27 January 2013 (Last update: 4 November 2021)


In 2013, all my friends were playing Ruzzle on their smartphones. It was the viral game of the year but I was the only one not playing it. I only had a dumbphone so I could not join in the fun.

I was fascinated by how addicting the game was, given its simplicity, and I started thinkering how I could replicate it.


The game is written in D because at the time I was looking to replace C++ for making games. The more I used C++ the more I found myself spending time avoiding bad patterns and the growing complexity of the language with each major release.

For this project I did not want to use any off the shelf multimedia framework because I wanted to challenge myself and use as less dependencies as possible. So I ended up having to deal with a lot of interfaces in order to use C libraries such as OpenGL, FreeType, and libpng. It turned out to be a huge amount of work so I reduced the scope and only made it work for Windows and not Linux as initially planned. After spending much of my time making interfaces for the C libraries, the game logic to re-implement Ruzzle turned out to be minuscule in comparison.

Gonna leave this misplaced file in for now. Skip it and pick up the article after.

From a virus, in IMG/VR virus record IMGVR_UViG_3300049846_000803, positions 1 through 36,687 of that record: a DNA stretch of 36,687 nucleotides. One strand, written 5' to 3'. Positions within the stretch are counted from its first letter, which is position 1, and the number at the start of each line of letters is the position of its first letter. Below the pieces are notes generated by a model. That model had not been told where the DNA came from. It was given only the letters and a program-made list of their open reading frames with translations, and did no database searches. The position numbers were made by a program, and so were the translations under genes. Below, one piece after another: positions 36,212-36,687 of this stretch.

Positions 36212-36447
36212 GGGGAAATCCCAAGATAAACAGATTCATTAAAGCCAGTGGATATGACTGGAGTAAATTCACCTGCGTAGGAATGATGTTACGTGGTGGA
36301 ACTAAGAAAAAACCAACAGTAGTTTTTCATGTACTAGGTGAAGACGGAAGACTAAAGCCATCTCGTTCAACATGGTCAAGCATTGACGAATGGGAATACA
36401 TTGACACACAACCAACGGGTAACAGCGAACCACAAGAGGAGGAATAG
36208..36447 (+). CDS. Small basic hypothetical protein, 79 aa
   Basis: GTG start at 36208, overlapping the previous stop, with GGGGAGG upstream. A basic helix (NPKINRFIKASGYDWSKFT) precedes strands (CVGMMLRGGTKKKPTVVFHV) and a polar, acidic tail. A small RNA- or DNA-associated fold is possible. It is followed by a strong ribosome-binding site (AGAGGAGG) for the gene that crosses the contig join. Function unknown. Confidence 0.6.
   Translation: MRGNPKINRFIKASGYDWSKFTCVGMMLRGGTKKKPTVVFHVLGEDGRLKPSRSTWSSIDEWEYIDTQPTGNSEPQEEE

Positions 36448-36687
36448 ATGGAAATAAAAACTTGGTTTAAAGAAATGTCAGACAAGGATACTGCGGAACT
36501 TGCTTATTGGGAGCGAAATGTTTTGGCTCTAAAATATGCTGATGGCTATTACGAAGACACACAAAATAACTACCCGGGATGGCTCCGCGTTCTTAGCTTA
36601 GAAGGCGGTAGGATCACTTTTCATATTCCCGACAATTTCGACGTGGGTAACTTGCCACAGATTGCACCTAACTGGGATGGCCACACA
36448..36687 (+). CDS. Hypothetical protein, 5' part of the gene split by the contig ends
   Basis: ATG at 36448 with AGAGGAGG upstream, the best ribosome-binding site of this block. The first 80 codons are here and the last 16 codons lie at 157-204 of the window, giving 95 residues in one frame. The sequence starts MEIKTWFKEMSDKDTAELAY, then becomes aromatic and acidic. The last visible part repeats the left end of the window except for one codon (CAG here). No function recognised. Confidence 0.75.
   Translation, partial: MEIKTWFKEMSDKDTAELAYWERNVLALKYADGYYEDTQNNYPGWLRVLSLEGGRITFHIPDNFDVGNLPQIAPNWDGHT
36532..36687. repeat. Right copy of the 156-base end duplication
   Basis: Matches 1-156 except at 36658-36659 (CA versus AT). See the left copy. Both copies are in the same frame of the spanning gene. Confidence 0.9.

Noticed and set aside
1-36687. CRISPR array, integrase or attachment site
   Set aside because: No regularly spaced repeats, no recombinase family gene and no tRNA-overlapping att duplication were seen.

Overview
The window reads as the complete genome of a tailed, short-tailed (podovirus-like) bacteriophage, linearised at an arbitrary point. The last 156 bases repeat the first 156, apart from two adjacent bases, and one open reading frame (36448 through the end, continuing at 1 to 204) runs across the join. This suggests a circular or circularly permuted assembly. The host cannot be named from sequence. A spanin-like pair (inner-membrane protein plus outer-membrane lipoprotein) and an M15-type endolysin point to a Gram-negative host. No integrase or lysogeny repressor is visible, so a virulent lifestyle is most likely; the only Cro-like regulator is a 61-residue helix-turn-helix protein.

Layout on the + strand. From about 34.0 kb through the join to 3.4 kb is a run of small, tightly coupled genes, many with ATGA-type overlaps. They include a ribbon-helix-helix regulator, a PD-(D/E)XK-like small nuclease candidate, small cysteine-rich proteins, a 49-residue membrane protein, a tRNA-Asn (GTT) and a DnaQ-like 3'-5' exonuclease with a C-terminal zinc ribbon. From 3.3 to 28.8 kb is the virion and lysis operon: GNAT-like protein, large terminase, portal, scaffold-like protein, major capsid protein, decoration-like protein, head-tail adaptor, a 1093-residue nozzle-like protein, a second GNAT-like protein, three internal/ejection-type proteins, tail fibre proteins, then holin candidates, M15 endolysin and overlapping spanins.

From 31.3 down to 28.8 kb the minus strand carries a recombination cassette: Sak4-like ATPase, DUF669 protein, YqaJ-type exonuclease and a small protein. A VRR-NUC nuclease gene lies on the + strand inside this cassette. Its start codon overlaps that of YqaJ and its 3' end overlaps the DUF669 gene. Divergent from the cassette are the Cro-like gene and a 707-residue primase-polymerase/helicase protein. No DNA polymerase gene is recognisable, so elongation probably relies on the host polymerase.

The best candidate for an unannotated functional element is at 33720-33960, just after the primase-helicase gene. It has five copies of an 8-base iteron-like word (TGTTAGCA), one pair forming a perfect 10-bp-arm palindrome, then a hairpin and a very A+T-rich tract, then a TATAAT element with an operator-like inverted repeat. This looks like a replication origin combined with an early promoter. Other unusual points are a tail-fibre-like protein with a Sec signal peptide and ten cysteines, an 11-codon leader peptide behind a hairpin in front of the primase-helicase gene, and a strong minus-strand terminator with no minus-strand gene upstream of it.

The game logic is all contained in one class: WordTable. And the most interesting functions are two.

WordTable.reset(). This function prepares the game board by placing the letters. It starts by taking a random word and placing its letters close to each other in the board. Then this process is repeated until there is no more space left. This algorithm ensures that any game has valid words to be discovered. A simpler approach, where letters are placed randomly in the board could lead to corner cases where no words are available in a game.

Example of placing the words: HELLO, WORLD, MUSIC
Example of placing the words: HELLO, WORLD, MUSIC

WordTable.findPossibleWords(). This function finds all available words in the game board. It uses a recursive algorithm that tries to match each word in the word list by trying each neighbor letter at the current position.


The source code is available on GitHub and it can be readily compiled on Windows using Visual D. Pre-compiled binaries are also available.